Film Reviews
River to the Heart

Thirty years earlier, Eddy L. Harris canoed the Mississippi River's entire 2,500 miles from its narrow headwaters in northern Minnesota to New Orleans and the Gulf of Mexico. Now 60, Harris decides to repeat this epic journey, contemplating how the river and he have changed. He considers history and myth, racism and resilience, poverty and wealth, sacred and environmental themes. 

Alternately conversational and philosophical, Harris directly addresses the camera, interviews a range of people along the river and occasionally interjects black-and-white archival footage of, for example, the 1927 flood that displaced 50,000 people. He's always pleasant company though his musings remain lightweight, repetitive in their themes and often clichéd: the importance of the Mississippi's links between past and future, its impact on individuals who work and live on it and the river as the story of the nation. Individuals interviewed in the northern river areas reappear in the latter half of the trip when new voices would be more welcome. Several important environmental issues receive fleeting mention: the effect of 26 dams, pollution on the river's lower half, and the invasion of Asian carp.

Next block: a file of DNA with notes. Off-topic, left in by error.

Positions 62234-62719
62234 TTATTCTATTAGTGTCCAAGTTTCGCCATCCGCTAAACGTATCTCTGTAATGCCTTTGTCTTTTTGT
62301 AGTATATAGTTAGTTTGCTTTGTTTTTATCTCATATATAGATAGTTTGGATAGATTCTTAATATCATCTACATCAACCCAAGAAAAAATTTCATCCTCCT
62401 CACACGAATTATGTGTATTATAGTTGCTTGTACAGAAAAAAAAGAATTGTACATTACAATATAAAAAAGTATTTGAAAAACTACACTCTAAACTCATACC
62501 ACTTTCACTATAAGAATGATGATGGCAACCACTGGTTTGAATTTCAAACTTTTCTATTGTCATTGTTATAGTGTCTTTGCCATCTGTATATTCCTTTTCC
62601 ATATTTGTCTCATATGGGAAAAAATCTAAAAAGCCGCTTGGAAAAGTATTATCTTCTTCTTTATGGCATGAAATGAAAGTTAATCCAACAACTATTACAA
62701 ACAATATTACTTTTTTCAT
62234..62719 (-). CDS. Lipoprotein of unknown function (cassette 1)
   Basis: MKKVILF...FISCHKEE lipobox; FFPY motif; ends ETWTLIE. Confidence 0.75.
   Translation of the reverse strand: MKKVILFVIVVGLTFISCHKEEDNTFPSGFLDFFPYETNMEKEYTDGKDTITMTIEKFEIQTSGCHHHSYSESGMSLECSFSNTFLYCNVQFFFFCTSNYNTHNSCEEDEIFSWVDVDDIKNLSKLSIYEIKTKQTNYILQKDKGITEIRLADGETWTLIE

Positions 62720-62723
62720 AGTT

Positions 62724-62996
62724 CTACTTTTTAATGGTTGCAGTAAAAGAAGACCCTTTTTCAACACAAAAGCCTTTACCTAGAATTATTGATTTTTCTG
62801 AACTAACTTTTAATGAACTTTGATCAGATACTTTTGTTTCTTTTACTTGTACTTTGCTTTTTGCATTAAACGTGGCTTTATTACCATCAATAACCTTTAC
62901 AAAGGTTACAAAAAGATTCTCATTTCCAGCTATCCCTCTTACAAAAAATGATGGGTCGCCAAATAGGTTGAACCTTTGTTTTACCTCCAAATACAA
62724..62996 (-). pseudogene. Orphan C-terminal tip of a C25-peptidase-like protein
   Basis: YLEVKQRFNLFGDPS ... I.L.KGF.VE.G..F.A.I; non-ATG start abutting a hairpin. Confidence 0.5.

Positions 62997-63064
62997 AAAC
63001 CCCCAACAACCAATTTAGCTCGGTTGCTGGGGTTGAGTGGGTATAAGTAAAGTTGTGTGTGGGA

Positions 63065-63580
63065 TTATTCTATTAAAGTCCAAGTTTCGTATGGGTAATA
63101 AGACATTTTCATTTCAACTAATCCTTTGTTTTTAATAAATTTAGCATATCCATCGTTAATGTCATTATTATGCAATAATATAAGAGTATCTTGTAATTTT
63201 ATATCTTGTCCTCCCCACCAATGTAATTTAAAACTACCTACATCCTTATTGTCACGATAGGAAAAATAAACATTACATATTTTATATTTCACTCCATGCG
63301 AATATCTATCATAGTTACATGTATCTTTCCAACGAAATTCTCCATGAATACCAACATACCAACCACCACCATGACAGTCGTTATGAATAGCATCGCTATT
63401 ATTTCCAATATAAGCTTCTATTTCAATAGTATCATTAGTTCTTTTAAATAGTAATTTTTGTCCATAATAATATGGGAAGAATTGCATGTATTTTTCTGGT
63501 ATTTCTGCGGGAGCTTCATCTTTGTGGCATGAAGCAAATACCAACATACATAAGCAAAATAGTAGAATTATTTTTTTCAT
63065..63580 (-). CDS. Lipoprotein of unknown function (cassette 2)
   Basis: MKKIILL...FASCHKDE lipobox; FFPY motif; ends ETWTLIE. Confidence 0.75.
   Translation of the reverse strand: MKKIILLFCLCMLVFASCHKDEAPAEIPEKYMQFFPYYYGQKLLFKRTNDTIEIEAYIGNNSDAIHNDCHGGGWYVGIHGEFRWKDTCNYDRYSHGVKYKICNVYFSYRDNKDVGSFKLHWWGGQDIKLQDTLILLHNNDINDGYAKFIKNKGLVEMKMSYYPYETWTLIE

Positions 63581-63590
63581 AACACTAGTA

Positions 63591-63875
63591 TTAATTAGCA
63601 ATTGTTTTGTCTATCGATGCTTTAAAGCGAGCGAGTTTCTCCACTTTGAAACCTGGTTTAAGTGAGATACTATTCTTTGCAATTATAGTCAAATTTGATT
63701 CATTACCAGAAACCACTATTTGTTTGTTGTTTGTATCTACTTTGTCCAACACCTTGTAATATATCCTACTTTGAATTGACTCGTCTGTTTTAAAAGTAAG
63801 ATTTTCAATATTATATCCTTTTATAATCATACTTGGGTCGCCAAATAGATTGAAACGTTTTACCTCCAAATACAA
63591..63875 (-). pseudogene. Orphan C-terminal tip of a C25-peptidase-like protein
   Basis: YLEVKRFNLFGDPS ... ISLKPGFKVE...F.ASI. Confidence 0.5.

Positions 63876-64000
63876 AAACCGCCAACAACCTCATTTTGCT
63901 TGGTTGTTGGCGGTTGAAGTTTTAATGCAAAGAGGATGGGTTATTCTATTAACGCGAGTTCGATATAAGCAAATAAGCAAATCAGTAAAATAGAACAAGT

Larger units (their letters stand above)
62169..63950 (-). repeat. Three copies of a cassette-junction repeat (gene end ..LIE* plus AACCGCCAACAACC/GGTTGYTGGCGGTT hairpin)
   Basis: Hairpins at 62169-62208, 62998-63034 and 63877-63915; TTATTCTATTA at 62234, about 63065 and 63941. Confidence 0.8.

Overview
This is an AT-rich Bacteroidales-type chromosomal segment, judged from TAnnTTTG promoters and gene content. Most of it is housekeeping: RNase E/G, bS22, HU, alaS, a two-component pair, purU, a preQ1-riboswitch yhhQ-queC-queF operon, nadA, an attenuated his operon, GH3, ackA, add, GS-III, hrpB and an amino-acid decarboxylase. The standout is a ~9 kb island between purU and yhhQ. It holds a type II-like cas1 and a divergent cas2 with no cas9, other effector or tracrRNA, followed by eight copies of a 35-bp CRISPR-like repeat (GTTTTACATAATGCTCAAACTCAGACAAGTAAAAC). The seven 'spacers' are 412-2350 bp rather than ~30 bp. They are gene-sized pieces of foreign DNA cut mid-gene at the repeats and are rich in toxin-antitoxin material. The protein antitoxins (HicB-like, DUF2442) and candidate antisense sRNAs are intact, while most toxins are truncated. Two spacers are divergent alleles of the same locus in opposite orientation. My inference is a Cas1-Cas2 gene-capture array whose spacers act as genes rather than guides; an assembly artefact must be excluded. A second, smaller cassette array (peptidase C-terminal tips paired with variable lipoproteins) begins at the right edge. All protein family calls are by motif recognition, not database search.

Director/writer Harris begins his film with an inviting Langston Hughes quotation: "I have known rivers ancient as the world and older than the flow of human blood in human veins – ancient dusky rivers – and my soul has grown deep like the river." Footage by cinematographers Skip Hobbie, John Benam and Neil Rettig does capture the stunning beauty, impressive power and enticing allure of the Mississippi, though slow motion and (again) repeated footage seems unnecessarily reinserted more than once. Nicely, drone footage offers an unusual perspective and the pace encourages reflection.  

A former St. Louisan, Eddy confesses his love of New Orleans but clearly embraces all the Mississippi River offers. As such, he's a fine companion for a leisurely trip. "River to the Heart" screens at Webster University’s Winifred Moore auditorium Friday, July 6 through Sunday, July 8 at 7:30 p.m. each evening. For more information, you may call 314-968-7487 or on the web at: 


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